phasic


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Related to phasic: FASIC

phasic

[fā′zik]
Etymology: Gk, phasis
1 pertaining to a process proceeding in stages or phases.
2 pertaining to a type of afferent or sensory nerve receptor of the proprioceptive system that responds to rate versus length changes in a muscle spindle. It is triggered by such stimuli as quick stretching, vibrations, and tapping.

phasic

transient.

phasic (fāˑ·zik),

n a description of motor tone activity in which the muscle is actively used for movement rather than stabilization.
References in periodicals archive ?
Thereby we obtained SC data in two channels reflecting the phasic component (skin conductance response [SCR]) and the untreated SC data.
The rapid contractions of the phasic portion permit it to generate more power than can be achieved by the slow contractions of the tonic muscle.
The phasic contraction induced by KC1 (56 mM) was increased by paeoniflorin (1 x [10.
exotica occurs also in the rapidly adapting abdominal stretch receptors of crayfish (Nakajima and Onodera, 1969), which showed a phasic response with any intensity of applied electrical current.
In four studies, a mean over all recorded data spots of the phasic component of skin resistance or conductance is calculated; in one the mean over the tonic component.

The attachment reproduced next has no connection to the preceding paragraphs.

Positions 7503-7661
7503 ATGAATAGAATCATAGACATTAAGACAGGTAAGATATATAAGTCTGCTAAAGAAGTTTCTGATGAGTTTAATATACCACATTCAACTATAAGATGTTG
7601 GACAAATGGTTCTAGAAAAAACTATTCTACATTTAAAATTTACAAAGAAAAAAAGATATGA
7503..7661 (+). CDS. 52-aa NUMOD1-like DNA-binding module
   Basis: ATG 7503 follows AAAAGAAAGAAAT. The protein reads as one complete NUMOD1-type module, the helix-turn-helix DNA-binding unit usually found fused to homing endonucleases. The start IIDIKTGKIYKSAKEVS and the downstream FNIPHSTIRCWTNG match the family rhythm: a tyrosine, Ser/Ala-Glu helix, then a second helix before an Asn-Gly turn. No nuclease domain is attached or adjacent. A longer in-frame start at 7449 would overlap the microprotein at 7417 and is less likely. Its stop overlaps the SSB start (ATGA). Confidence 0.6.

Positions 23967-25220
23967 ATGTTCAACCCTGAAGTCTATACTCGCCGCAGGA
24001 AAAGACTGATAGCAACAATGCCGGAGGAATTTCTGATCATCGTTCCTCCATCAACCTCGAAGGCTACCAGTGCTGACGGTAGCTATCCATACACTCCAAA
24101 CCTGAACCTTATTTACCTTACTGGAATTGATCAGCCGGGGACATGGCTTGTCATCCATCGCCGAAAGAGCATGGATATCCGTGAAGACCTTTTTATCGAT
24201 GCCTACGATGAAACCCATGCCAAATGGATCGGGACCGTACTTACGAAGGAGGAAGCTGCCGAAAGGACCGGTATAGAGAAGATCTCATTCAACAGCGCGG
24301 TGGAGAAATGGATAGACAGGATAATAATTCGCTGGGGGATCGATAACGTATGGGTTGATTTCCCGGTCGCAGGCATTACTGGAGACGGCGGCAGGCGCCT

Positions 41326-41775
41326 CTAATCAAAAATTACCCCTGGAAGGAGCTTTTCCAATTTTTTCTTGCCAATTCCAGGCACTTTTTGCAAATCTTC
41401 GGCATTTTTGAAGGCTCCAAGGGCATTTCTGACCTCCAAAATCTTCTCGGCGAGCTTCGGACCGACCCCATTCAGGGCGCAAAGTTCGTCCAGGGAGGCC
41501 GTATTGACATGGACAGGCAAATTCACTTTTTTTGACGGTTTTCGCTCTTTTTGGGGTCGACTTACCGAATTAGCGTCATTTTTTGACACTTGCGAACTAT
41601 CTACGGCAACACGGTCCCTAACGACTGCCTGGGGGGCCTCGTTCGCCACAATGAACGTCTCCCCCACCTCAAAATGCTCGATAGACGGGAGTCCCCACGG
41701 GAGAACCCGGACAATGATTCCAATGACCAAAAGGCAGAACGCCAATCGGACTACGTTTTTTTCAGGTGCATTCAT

Markers were used to determine specific phasic responses to the visual stimuli when viewing each food.
The tonic and phasic chin EMG activity was quantified manually in each patient.
1) of the phasic adductor muscle in a plane perpendicular to the hinge is greater in swimming monomyarians, presumably to increase the angular velocity of valve closure (Thayer 1972) and generate more powerful water jets (Yonge 1936, Thayer 1972, Soemodihardjo 1974).
triphasic'; phasic oscillation like that in 'biphasic' with addition of flow reversal phase.
Hence, may strongly be comparable to the Campnosperma-Cyrtostachys-Zalacca sub-association characteristic of transitional mangrove to shallow peats occurring before the vegetational succession of Phasic Community I (Anderson and Muller, 1975).
In a study conducted by Kawanaka et al6 about 103 consecutive patients were selected and hepatic venous waveforms were classified into four groups : type I, triphasic waveform; type II, biphasic waveform; type III, biphasic waveform with reduced phasic oscillations; and type IV, a flat waveform.